Defining what constitutes a noise disturbance in the environment can be challenging and subjective, including the process of determining what level of noise is acceptable from a land-use planning perspective. The Canadian Province of Ontario is fortunate enough to have the Ministry of the Environment, Conservation, and Parks’ (MECP) province-wide NPC-300 guideline (Environmental Noise Guideline – Stationary and Transportation Sources – Approval and Planning) as a framework that sets specific definitions and criteria for noise. However, the challenge and reality are that NPC-300 isn’t the only regulation that needs to be considered during the land development process in Ontario. The applicable noise guidelines and regulations can vary greatly from location to location in the province depending on how NPC-300 is interpreted and applied at a local level.
Overlapping Noise By-laws and Guidelines for the Same Area
New land developments are often subject to the approval and review of regional and municipal levels of government. As such, many local governing bodies often have their own by-laws and guidelines that need to be taken into account, which can sometimes conflict and/or overlap with the over-arching provincial NPC-300, and thus lead to different sound level criteria, prediction procedures, and mitigation strategies being required. Some areas, like the Region of Peel, have their own regional noise guidelines. Municipalities under the region, such as the City of Brampton, can further have their own municipal-specific guidelines which are not always readily available online to discover independently and can sometimes only be acquired through direct correspondence with the municipalities or learned about after receiving comments on development applications or during pre-consultation meetings with a municipal noise reviewer. This myriad of sometimes contradictory and/or hard-to-obtain noise guidelines across all government levels in any one area can lead to a lot of confusion, if not frustration, by all parties involved in the approval process. It can also lead to unexpected approval delays.
Understanding Differing Acoustical Requirements During Land Use Planning
These layers of noise guidelines mean that land use planning may differ from an acoustical perspective depending on the project location.
The purpose of a noise study is to measure noise against established criteria to ensure a base level of human comfort and peace is achieved. The more hyper-localized guidelines can impose different noise level criteria on a development than those found in the broader provincial guidelines. An example of this can be found in the Town of Oakville’s noise bylaw, which sets out lower sound level limits for stationary noise sources, i.e. noise sources from an industrial or commercial facility, during the evening hours when compared to the limits found in NPC-300 (in this case, it is lower than the Ministry’s limit by 3 decibels).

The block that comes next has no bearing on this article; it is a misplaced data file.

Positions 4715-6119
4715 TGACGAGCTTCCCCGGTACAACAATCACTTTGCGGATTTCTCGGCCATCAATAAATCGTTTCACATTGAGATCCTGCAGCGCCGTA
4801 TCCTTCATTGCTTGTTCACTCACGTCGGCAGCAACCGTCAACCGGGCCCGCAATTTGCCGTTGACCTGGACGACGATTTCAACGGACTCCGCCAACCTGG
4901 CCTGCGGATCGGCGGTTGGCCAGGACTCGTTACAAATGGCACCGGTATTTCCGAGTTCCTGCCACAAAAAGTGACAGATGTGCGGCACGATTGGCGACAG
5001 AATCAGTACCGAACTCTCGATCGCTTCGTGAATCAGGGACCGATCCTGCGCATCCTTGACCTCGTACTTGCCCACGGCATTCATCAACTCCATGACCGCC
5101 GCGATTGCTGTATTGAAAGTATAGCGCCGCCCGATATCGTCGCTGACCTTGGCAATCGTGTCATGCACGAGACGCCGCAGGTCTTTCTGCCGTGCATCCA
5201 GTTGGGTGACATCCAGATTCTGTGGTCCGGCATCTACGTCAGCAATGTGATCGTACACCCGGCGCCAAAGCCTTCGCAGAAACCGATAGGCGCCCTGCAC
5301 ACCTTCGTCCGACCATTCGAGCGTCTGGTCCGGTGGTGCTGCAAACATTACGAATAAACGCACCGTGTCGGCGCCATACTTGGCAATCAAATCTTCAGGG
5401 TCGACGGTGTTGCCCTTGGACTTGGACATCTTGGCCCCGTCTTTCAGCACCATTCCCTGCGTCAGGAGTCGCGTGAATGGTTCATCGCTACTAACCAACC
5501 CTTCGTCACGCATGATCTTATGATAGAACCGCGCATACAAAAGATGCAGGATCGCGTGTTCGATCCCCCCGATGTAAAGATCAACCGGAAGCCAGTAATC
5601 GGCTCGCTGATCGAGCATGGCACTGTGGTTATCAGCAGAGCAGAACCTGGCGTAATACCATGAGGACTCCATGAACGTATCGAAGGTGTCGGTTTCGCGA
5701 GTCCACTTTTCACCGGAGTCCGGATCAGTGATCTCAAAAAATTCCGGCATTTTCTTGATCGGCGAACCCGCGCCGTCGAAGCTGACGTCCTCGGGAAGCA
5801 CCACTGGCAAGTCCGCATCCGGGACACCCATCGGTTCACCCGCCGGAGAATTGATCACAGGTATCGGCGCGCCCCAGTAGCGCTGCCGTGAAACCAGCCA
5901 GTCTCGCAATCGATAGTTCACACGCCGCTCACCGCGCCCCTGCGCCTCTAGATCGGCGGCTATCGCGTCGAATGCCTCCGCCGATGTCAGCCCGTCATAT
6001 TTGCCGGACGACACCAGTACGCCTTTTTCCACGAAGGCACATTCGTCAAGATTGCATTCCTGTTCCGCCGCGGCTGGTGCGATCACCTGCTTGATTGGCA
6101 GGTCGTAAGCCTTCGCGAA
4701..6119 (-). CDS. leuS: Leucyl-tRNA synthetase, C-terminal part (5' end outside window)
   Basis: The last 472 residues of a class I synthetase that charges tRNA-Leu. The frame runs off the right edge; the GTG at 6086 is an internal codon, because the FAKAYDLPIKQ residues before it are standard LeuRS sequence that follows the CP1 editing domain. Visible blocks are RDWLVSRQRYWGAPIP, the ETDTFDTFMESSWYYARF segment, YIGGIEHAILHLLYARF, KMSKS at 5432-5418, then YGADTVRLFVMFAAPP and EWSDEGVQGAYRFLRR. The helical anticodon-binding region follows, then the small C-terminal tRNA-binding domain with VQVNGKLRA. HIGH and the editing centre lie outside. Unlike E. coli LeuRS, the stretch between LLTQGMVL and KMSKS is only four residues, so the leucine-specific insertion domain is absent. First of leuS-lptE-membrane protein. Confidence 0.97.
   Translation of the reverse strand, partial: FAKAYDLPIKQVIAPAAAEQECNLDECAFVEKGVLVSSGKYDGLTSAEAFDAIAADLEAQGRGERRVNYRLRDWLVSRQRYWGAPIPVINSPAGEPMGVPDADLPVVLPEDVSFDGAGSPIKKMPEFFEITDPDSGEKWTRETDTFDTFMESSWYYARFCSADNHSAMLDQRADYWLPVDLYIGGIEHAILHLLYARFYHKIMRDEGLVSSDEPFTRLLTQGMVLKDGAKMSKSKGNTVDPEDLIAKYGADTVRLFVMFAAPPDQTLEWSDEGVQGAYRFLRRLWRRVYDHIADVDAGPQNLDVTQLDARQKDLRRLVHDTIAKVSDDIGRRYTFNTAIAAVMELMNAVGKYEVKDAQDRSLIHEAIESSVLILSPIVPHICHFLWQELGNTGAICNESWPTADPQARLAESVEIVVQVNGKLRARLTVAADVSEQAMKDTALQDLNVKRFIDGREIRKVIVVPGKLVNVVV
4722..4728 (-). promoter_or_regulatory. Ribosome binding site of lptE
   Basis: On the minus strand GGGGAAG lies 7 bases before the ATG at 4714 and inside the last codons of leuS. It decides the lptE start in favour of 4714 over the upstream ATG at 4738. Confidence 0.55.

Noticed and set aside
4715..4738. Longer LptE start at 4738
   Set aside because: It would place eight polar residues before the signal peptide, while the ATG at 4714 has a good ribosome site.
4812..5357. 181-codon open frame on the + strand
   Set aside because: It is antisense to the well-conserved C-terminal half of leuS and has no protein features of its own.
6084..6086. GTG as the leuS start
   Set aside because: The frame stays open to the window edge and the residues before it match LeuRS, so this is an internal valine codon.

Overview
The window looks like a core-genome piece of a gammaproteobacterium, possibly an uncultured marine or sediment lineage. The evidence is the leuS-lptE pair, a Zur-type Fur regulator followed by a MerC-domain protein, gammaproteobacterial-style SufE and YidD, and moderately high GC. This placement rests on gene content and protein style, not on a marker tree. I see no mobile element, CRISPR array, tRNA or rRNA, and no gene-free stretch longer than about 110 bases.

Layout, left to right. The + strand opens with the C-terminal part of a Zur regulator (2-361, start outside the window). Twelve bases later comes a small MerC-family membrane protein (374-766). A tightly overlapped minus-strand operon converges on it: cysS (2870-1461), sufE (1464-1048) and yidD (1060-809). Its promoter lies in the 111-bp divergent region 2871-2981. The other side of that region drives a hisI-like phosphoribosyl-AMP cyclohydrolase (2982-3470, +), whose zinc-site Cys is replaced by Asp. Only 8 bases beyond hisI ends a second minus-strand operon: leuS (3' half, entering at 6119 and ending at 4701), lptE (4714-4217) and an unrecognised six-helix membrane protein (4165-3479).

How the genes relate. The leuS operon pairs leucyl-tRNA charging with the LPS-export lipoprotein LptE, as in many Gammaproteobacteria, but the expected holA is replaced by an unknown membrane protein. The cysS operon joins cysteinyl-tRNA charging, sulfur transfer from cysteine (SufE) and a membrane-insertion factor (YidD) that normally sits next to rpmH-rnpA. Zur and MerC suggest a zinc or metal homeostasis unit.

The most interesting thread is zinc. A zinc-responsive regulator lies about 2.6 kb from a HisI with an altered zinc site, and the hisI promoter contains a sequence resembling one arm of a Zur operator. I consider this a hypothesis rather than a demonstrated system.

Acoustical Tools and Methodologies
Acoustical consultants like HGC Engineering potentially have a wide array of best-practice methodologies and tools to choose from to quantify and model noise emissions. But here too, the appropriate noise prediction methodology and modeling tools, that can actually be used for a project, is limited by local review bodies’ specific guideline requirements.
While similar traffic noise analysis results and conclusions can be drawn from any of these well-known and respected modeling algorithms, not all are accepted by some local reviewing bodies.
The City of Mississauga, for instance, does not accept 3D modeling software, like Cadna/A for land use approval purposes for transportation noise. This may be because the software is expensive and not readily accessible. It also could be because some City staff may not be comfortable dealing with the complex model it produces.
While NPC-300 provides guidance for appropriate noise control measures, regions and municipalities can also diverge from the provincial level school-of-thought when it comes to preferred noise control methods. At the more local level, different reviewing bodies have their own guidelines that take precedence over the provincial ones, since the municipality is often the final reviewing authority for land use planning approvals. Examples of this include the City of Brampton requiring the use of light-duty barriers at all outdoor amenity areas exposed to city collector roads regardless of predicted sound levels, and the Regional Municipality of Waterloo discouraging the use of barriers in favour of alternative forms of noise control methods such as using building setbacks or architectural component design.
While municipalities and regions adopt localized noise control guidelines that are often similar to NPC-300, they can present their own unique requirements and criteria. Developments with the same layout and noise exposures can require different noise assessment, prediction, and mitigation strategies and methods depending on the location due to the nuances in the different provincial, regional and municipal-specific noise guidelines.
The key to a smooth land-use planning approval process from a noise perspective is to work with an acoustical consultant who not only understands the distinctions and the differing needs between NPC-300 and the various regional and municipal guidelines but can also help you navigate effectively and efficiently through them all. This will also ensure environmental acoustical peace and comfort for future occupants of a development and their neighbours.